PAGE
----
Some people are receiving suspicious calls and text messages offering the COVID-19 vaccination.
The texts ask the recipient to click on a link that takes them to an online form where they are prompted to input personal and financial details. In some cases the online form has looked very similar to the real NHS website.
Pauline Smith, head of Action Fraud, said: “Remember, the vaccine is only available on the NHS and is free of charge. The NHS will never ask you for details about your bank account or to pay for the vaccine. If you receive an email, text message or phone call purporting to be from the NHS and you are asked to provide financial details, this is a scam.”
How to protect yourself:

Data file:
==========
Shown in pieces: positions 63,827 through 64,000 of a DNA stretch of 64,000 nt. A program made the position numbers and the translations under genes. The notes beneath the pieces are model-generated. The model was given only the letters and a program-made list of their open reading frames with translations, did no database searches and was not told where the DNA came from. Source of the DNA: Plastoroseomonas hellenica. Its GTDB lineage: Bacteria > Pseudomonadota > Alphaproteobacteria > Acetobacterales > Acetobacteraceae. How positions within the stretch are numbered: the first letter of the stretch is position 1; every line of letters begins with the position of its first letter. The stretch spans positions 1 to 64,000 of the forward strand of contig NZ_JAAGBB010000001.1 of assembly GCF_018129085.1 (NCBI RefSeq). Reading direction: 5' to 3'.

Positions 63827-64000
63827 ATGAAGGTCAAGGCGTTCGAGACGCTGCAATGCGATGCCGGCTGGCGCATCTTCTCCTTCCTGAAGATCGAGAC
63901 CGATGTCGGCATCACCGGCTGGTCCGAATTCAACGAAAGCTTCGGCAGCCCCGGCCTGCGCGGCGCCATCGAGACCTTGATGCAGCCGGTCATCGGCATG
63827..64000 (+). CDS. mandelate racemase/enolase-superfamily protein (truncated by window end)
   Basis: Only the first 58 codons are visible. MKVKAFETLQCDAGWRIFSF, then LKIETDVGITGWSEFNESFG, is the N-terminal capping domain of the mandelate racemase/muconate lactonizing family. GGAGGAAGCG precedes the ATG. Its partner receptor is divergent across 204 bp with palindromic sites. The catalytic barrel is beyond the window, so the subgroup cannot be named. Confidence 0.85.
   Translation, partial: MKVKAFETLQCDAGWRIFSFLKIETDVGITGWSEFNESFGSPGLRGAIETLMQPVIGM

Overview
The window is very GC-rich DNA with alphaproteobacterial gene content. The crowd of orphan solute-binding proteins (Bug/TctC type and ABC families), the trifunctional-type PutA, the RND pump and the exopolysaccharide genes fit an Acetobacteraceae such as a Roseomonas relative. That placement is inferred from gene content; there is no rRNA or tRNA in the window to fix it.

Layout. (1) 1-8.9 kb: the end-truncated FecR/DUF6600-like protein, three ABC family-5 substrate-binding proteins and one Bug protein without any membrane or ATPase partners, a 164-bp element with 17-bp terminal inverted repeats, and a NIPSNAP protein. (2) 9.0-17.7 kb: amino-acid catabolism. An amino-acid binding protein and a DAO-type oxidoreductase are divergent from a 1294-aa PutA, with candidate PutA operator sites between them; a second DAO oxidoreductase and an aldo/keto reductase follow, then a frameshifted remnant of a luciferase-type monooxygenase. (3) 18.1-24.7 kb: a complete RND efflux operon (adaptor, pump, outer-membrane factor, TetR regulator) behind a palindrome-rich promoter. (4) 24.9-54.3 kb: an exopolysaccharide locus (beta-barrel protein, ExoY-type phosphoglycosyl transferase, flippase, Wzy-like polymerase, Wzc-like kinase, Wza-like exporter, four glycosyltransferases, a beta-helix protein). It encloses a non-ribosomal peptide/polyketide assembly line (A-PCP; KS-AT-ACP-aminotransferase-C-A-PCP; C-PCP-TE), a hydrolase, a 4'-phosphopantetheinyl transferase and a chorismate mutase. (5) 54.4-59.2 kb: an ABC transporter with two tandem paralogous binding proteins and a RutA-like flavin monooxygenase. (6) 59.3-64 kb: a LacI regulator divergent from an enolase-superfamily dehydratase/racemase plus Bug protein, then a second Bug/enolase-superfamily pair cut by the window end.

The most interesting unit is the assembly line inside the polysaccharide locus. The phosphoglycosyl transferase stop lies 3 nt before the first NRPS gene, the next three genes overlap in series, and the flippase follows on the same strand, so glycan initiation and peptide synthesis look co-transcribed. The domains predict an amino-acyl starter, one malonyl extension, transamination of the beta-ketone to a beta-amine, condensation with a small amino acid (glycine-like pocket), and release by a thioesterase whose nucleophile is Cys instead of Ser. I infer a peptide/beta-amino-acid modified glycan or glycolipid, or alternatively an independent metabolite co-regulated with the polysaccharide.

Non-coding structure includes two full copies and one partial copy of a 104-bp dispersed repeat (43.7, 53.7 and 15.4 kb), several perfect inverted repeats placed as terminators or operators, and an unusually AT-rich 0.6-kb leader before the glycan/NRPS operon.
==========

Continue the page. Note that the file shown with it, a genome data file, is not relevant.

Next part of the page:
In the UK, coronavirus vaccinations will only be available via the National Health Services of England, Northern Ireland, Wales and Scotland. You can be contacted by the NHS, your employer, a local GP surgery or pharmacy, to receive your vaccination. Remember, the vaccinations are free of charge and you will not be asked for a payment.
The NHS will never:
ask for your bank account or card details
ask for your PIN or banking passwords
arrive unannounced at your home to administer the vaccine
ask for documentation to prove your identity, such as a passport or utility bills
If you receive a call you believe to be fraudulent, hang up. If you are suspicious about an email you have received, forward it to email@example.com. Suspicious text messages should be forwarded to the number 7726, which is free of charge.
If you receive a call you believe to be fraudulent, hang up.
If you believe you are the victim of a fraud, please report this to Action Fraud as soon as possible by calling 0300 123 2040 or visiting www.actionfraud.police.uk.
Example below of a fake text - do not click on the link!